Tuesday, March 3, 2015

UF Dashbuilder - Rendering Subsystem

   More and more data is being collected nowadays, but collecting lots of data does not make any sense until these data can be extracted, analyzed and interpreted to make it understandable for business people. Data visualization is one of the key points of this process: data visualization is the presentation of data in a pictorial or graphical format. There exist several ways of displaying and representing these data such as tables or charts.

Data visualization software is wide extended in the market, there exist lots of libraries that provides the ability to create data tables and all kind of charts. Some of them are proprietary, some open source, some provides specific graphs and others are designed to be used in specific scenarios.

In Dashbuilder, we think the best approach is to be able to adapt to any of those libraries easily. It allows the developer to use all the power of the Dashbuilder's data set API and display the data as user expects, using different data visualization components from different libraries that can be adapted to every situation.

These visualization components that integrate the visualization libraries with Dashbuilder Data Set API are called Displayers. Dashbuilder provides by default some displayer components, such as the Google bar, pie and table displayers, or the Lienzo bar chart displayer, among others.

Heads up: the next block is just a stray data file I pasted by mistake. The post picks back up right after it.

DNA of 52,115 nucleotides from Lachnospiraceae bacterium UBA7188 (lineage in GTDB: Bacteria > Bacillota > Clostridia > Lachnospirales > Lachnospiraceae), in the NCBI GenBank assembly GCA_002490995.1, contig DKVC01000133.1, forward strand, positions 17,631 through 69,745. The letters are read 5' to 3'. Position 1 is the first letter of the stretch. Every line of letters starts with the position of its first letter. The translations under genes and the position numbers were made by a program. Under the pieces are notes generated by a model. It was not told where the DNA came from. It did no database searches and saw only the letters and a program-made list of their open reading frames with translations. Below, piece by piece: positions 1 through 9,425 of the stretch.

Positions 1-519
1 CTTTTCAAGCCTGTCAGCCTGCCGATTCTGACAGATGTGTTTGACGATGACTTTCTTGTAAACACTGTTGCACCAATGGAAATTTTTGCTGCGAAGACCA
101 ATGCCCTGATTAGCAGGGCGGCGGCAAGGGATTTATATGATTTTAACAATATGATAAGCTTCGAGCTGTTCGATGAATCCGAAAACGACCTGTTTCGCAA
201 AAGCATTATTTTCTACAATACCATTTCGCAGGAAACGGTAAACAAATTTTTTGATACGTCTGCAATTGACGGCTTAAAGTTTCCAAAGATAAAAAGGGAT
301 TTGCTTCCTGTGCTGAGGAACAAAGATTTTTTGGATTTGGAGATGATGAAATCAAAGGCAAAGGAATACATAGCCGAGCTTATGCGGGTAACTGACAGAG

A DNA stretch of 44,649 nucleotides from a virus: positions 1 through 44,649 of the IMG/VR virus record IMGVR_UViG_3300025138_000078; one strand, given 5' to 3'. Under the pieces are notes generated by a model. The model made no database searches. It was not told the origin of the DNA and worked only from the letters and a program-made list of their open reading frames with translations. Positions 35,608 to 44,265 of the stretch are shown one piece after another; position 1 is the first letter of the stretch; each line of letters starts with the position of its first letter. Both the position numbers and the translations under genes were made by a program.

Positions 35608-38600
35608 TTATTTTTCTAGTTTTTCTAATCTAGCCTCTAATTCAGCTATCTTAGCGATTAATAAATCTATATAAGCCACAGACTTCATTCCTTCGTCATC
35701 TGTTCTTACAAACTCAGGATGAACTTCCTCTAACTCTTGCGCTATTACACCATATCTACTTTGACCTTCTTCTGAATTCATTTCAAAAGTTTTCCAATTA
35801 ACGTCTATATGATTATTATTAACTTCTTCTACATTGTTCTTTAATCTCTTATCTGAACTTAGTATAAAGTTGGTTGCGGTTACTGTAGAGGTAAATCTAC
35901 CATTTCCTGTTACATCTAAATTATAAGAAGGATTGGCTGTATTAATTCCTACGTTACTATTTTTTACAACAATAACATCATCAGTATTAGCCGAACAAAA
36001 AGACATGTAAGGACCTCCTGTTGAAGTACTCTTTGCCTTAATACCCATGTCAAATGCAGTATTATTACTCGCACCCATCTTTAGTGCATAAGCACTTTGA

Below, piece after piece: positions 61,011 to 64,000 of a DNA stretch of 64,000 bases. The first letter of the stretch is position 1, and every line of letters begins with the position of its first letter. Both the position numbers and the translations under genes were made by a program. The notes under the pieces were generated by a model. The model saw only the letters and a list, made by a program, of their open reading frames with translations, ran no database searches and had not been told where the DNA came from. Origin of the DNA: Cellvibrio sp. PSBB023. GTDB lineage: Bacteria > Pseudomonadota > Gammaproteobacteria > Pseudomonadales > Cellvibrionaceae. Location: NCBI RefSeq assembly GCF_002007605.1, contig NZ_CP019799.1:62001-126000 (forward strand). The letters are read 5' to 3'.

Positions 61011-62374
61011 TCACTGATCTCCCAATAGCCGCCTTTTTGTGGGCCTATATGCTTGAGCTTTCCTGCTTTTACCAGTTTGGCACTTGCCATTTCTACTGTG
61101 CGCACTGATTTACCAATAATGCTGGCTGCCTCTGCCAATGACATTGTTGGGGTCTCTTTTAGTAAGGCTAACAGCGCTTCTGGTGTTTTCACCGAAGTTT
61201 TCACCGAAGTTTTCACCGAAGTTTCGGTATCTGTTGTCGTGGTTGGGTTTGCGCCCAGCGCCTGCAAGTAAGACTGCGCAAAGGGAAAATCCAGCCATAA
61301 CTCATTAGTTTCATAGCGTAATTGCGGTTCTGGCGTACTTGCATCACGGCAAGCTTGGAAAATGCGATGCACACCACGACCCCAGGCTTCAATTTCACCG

Another concept that comes into play is the Renderer Library:  a Dashbuilder component that allows the framework to use any third party data visualization library. It allows the communication between data set API and the way how data is visualized. The goal of a renderer is to provide a Displayer for each of the visualizations supported.

As you can see, data visualization is the last stage in business data analysis; as it's what the end user will see and use to take business decisions. So it's very important to talk about how Dashbuilder renders the data and how it adapts to any situation by integrating and handling third party data visualization libraries.

This article explains the internals of the Dashbuilder rendering subsystem, its architecture and the design of the different components and interfaces involved.

The rendering subsystem

   The rendering subsystem in Dashbuilder is the responsible for generating the different kinds of visualization components, such as bar charts, pie charts, area charts, bubble charts, tables, maps and so on.

These are some examples of visualization components provided by default:

GWT Bar and Pie Charts

The main advantage of the rendering subsystem is that it's not tied to any visualization library, as it provides a pluggable mechanism in order to use your favorite one.

Data visualization libraries are pluggable. What does that mean?